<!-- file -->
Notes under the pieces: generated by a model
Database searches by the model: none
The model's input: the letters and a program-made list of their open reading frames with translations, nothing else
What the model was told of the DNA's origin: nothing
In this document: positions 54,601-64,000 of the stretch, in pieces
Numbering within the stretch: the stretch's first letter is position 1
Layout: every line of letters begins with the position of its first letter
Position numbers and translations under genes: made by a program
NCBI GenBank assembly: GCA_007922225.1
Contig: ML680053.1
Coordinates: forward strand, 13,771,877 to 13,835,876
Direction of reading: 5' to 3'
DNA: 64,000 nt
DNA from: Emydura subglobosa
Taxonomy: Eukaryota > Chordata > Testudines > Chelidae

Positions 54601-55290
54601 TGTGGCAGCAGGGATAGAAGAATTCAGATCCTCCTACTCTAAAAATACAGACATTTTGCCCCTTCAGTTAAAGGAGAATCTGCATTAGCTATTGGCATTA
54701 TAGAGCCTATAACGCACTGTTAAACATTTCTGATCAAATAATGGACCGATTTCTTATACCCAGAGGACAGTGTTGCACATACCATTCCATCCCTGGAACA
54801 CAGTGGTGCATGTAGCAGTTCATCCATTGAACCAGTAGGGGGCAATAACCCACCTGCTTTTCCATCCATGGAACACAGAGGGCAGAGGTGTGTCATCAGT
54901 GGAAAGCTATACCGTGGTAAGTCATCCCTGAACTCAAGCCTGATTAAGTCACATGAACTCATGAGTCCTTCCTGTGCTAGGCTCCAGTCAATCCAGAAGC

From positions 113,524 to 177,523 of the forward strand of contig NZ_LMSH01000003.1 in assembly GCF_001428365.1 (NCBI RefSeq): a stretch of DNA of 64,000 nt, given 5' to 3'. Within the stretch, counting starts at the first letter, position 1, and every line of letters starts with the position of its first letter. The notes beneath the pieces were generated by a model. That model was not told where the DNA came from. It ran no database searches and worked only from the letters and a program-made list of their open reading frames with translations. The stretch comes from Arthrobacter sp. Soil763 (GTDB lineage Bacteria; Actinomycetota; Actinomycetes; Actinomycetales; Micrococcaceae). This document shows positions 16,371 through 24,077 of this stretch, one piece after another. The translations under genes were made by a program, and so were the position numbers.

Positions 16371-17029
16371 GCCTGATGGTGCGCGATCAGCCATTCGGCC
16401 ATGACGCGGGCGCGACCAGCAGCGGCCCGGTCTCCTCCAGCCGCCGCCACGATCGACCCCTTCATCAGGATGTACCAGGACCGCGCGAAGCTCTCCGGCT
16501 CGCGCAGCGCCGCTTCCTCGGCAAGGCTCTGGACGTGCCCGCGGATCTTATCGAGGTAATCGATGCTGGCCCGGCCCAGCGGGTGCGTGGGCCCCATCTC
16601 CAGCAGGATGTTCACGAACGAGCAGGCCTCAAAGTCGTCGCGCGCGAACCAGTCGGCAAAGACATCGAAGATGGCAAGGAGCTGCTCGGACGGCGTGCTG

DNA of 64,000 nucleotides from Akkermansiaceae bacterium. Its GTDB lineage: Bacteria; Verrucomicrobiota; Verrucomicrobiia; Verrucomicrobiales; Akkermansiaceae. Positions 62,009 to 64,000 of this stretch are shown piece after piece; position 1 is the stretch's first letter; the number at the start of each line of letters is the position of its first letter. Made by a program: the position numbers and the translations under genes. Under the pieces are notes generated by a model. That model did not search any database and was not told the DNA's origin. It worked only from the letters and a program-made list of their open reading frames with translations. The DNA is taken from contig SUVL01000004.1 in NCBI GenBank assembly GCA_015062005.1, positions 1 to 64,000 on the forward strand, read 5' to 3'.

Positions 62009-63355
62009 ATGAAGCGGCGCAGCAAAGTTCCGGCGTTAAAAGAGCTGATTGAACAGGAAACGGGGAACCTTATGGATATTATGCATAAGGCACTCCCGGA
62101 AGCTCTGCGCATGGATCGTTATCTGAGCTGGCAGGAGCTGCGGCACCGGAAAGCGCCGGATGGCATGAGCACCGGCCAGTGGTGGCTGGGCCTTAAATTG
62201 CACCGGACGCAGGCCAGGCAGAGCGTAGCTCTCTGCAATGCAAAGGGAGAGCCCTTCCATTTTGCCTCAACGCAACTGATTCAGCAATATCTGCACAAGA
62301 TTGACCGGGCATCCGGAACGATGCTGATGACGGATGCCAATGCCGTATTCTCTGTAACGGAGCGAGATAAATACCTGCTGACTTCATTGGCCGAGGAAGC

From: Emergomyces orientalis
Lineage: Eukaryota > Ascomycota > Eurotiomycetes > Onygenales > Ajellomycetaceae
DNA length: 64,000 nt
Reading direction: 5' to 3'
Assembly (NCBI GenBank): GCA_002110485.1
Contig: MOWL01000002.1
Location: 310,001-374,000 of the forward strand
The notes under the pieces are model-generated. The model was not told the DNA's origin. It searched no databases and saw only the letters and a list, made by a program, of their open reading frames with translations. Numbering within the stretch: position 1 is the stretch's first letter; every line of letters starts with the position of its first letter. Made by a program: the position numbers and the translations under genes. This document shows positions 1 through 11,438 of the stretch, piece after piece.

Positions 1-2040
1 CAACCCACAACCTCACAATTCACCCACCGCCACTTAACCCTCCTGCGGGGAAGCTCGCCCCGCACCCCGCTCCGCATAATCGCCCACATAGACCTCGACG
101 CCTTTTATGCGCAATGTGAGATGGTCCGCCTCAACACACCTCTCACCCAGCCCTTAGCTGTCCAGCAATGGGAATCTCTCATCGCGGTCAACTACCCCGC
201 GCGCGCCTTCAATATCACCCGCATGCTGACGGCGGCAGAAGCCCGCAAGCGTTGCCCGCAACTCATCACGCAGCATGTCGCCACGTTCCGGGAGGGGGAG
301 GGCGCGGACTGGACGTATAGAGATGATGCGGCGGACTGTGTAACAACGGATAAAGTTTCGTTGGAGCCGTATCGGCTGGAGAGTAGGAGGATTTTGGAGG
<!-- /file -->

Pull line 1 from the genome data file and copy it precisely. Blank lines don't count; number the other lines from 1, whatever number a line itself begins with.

Notes under the pieces: generated by a model